There are many rules that writers must understand and practice to perfect their prose.
For news writers and public relations professionals, mastering every entry in the nearly 500-page Associated Press Stylebook — the arbiter of journalistic style — isn’t something achieved overnight. It takes multiple red-ink markings — and perhaps lots of nagging from editors, even at The New York Times — for rules to become common knowledge.
Here are seven hard-to-remember AP style rules that send writers to their guides for a quick refresher:
1. Affect vs. effect: As a verb, affect means to influence: The decision will affect my finances. Affect is rarely used a noun. As a verb, effect means to cause: She will effect change immediately. As a noun, effect means result: The effect of the accident was damaging.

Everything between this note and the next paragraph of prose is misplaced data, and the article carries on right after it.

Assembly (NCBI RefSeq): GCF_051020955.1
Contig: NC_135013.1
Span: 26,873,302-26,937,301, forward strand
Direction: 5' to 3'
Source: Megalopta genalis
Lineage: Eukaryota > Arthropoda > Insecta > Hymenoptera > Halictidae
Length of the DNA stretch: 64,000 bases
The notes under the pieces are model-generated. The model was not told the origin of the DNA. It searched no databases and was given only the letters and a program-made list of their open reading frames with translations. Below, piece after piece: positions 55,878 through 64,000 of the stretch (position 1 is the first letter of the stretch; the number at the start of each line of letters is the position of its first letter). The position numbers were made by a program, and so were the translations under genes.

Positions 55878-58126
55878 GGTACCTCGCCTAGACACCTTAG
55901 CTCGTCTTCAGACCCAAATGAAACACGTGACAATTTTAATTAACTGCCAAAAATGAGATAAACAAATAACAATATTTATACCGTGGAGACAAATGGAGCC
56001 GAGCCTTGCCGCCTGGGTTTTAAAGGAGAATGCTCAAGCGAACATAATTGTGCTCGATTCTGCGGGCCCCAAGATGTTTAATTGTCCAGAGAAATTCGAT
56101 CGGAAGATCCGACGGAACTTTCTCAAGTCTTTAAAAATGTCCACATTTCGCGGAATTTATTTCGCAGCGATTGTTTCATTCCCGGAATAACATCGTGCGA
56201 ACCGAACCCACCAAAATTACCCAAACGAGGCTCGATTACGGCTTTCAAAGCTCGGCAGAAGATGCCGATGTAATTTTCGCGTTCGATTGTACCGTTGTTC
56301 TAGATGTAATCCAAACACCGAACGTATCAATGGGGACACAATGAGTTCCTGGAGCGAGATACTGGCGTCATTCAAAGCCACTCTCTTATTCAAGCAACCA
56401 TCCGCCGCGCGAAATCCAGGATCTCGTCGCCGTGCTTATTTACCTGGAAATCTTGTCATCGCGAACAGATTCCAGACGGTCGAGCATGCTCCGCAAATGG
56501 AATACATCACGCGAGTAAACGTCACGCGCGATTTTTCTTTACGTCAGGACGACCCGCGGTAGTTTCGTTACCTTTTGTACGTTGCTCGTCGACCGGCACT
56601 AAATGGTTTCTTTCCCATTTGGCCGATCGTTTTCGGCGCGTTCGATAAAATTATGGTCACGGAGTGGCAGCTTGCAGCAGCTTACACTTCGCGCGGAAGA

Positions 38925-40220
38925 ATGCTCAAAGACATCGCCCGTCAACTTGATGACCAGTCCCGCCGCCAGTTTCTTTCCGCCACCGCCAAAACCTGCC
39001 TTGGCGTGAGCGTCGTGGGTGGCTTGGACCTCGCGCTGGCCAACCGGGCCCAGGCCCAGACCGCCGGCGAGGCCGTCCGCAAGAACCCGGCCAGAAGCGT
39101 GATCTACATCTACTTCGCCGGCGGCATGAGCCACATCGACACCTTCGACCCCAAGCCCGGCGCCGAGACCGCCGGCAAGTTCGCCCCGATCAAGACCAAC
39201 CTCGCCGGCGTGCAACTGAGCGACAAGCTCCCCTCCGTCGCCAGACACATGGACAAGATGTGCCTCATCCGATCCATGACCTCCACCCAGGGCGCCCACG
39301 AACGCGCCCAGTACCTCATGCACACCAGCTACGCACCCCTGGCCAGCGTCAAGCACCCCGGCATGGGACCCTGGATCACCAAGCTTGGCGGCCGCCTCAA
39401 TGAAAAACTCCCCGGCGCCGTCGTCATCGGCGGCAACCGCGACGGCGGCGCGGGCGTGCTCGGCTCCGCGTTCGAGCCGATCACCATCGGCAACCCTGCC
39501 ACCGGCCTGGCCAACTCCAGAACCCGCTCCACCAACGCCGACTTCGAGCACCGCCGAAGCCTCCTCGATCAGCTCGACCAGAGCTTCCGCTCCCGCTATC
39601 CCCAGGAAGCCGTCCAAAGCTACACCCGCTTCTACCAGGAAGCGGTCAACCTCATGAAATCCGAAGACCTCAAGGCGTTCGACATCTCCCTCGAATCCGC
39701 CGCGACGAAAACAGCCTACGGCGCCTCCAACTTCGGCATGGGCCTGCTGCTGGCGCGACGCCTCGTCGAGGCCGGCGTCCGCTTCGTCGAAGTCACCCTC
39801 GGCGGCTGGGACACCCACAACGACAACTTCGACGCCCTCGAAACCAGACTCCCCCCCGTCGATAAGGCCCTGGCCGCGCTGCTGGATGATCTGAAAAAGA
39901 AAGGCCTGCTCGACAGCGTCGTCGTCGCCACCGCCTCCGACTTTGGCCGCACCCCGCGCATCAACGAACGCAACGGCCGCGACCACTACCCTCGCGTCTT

2. On vs. about: As one of my editors said, on refers to spatial objects: He sat on the chair. Use about in nonspatial references: The professor will host a class about history.